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Publication numberUS2657322 A
Publication typeGrant
Publication dateOct 27, 1953
Filing dateMay 18, 1950
Priority dateMay 18, 1950
Publication numberUS 2657322 A, US 2657322A, US-A-2657322, US2657322 A, US2657322A
InventorsHolst John C
Original AssigneeFrank K Bennie, Lamont Holst, Lynn K Bennie, Lynn W Bennie
Export CitationBiBTeX, EndNote, RefMan
External Links: USPTO, USPTO Assignment, Espacenet
Induction motor with sealed rotor
US 2657322 A
Abstract  available in
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Claims  available in
Description  (OCR text may contain errors)

Oct. 27, 1953 J. c. HU'L'ST 2,657,322

INDUCTION MOTOR WITH SEALED ROTOR Filed May 18, 1950 2 Sheets-Sheet 1 Fig.2

as F /'g.

r l 2 1 E: 2

John C. Holst IN VEN TOR.

I 1 BY Attorneys Oct. 27, 1953 J. c. HOL'ST 2,657,322

INDUCTION MOTOR WITH SEALED ROTOR Filed May 18, 1950 2 Sheets-Sheet 2 Fig. 5

John 6. Ha/s/ INVENTOR.

Patented Oct. 27, 1953 UNITED STATES ATENT OFFICE INDUCTION MOTOR WITH SEALED ROTOR Application May 18, 1950, Serial No. 162,700

3 Claims.

This invention relates to electric motors of the induction type and more particularly to induction motors driving pumps, compressors or other devices, conveying or containing fluids of 2. dangerous or of a particularly damaging character which should. be prevented from reaching the field windings of the electric motor or which should be prevented absolutely from reaching the exterior.

The main object of the invention consist in providing an electric induction motor so constructed that it comprises a completely sealed portion which may be in communication with a device, pump, compressor or the like filled with a fluid of a dangerous or damaging character and a further portion which contains the stator and the field winding which is completely isolated from said sealed portion and is protected by a closed casing with imperforate walls surrounding completely that portion of the induction motor which is exposed to the fluid.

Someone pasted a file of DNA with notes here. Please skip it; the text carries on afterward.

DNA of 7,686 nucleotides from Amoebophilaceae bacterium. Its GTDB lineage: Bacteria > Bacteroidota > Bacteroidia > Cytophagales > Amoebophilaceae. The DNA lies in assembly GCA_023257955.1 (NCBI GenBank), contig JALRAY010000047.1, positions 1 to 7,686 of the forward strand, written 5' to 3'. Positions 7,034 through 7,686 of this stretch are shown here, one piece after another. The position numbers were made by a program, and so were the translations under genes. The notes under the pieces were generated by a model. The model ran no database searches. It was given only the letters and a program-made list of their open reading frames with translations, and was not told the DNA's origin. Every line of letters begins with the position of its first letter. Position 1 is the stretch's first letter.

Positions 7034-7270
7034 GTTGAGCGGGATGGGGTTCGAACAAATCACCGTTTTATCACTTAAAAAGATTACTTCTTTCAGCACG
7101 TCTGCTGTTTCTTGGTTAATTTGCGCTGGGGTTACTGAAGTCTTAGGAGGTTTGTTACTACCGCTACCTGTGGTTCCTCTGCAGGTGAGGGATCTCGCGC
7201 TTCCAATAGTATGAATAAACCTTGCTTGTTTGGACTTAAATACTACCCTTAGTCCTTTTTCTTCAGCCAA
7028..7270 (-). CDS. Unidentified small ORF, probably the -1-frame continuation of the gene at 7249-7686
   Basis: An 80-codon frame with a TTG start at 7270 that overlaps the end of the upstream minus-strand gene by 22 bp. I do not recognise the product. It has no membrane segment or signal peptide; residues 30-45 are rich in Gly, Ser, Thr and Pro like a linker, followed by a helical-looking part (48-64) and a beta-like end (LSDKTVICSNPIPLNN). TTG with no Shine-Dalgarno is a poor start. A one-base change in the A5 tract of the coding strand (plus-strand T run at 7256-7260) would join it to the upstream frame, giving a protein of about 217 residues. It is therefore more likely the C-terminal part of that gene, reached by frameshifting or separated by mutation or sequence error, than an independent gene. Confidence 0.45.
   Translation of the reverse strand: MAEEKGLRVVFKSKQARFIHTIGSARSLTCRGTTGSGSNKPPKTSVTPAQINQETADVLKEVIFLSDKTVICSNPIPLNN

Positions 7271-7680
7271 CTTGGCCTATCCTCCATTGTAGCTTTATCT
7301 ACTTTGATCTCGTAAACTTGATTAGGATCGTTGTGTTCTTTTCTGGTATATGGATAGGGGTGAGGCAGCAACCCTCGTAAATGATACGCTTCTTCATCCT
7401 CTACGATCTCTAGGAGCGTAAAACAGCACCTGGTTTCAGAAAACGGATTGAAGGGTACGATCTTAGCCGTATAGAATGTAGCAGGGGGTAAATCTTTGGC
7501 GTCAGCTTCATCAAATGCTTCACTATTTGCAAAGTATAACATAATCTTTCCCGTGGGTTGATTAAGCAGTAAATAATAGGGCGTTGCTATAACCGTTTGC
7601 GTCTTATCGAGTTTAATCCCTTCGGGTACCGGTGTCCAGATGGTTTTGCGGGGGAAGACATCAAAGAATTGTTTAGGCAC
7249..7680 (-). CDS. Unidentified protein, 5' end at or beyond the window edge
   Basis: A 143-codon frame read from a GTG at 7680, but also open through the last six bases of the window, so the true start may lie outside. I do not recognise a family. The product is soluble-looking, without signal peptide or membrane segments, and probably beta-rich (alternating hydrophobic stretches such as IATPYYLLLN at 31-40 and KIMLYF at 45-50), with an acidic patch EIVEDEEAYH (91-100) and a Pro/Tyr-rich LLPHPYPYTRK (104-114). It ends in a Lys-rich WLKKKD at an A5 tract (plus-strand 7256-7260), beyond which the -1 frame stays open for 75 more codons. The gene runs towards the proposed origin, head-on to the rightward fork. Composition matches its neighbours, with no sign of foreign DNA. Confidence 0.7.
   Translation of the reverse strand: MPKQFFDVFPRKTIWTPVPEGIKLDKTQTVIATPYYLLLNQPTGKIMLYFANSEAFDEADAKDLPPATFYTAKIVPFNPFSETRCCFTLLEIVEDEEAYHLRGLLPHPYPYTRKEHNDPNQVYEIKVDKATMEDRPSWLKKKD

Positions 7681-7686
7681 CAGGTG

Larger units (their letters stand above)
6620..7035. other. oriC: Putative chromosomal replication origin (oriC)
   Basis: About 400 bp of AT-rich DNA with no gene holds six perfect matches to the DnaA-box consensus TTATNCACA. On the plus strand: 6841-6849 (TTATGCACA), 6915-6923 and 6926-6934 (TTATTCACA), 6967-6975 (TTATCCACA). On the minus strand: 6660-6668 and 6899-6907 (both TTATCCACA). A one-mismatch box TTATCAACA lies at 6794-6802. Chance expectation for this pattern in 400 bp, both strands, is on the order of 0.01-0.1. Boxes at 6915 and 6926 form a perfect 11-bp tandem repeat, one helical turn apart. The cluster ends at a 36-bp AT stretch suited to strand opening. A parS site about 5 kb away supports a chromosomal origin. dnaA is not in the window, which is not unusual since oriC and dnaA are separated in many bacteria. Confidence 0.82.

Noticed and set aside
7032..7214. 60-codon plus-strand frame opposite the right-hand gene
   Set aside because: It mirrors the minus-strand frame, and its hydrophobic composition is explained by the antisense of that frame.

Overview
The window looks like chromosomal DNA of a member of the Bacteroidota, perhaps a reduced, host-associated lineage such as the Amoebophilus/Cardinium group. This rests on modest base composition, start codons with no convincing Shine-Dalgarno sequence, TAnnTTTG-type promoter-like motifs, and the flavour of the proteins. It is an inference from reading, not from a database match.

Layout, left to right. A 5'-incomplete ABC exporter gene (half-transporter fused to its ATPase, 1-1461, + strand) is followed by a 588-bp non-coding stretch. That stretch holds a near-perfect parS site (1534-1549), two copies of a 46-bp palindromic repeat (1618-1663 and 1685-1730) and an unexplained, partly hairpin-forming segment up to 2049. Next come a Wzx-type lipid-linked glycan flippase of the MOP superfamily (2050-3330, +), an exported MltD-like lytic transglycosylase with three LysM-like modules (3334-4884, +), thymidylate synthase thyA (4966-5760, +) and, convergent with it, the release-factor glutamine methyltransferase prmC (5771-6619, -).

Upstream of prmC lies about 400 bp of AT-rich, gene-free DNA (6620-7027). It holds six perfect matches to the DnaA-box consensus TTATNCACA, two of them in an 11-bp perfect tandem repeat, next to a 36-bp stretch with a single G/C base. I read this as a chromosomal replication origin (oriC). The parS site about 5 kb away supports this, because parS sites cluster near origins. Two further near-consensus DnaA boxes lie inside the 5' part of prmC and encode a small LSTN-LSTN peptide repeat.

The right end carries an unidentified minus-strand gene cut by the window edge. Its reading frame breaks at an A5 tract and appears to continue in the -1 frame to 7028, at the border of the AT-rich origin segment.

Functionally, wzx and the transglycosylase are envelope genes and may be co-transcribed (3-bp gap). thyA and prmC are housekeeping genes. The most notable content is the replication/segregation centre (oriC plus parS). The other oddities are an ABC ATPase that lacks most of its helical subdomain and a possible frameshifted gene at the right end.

A further object of the invention consists in an induction motor having a stator and a squirrel cage rotor in which the rotor and the rotor shaft is arranged within a completely sealed inner casing with solid imperforate walls while the stator is located outside of said Wall, the inner casing thus surrounding a chamber which may be in communication with a space, room or case into which the fluid may penetrate while the said inner casing is itself surrounded by the other parts of the induction motor.

A further object of the invention consists in providing an inner casing within the motor, isolating the rotating parts, which casing is provided with magnetically permeable and magnetically impermeable wall portions, the former conducting the magnetic flux from the stator to the rotor.

A further object of the invention consists in providing the induction motor with an inner completely closed casing and with an auxiliary rotor driving a fan which is located outside of the said sealed inner casing, which auxiliary rotor produces a cooling action adapted to cool those parts of the electric motor which are outside of and surround the said inner casing.

A further object of the invention consists in providing an induction motor driving a pump, compressor or similar device with a stator body surrounded by an outer housing, and surroundind two rotors rotating an independent but aligned rotor shaft, one of said rotors being a shaft projecting outwardly towards the pump or compressor being surrounded by an inner rotor casing of magnetically non-permeable material interposed between the stator and said last named rotor, and having imperforate walls, said casing carrying inserts of magnetically permeable material facing the teeth of the stator body and the other rotor being provided with fan blades producing an air current blown along said stator body between said inner and outer housing.

Further objects of the invention will be apparent from the following detailed specification.

The invention is illustrated in the accompanying drawings showing one embodiment thereof by way of example. It is however to be understood that the example shown is illustrative and has been selected for the purpose to explain the principle of the invention and the best mode of applying the principle. No survey of the possible modifications of the construction has been given in the specification and therefore a departure from the example shown in the drawing does not necessarily involve a departure from the principle of the invention.

In the drawings: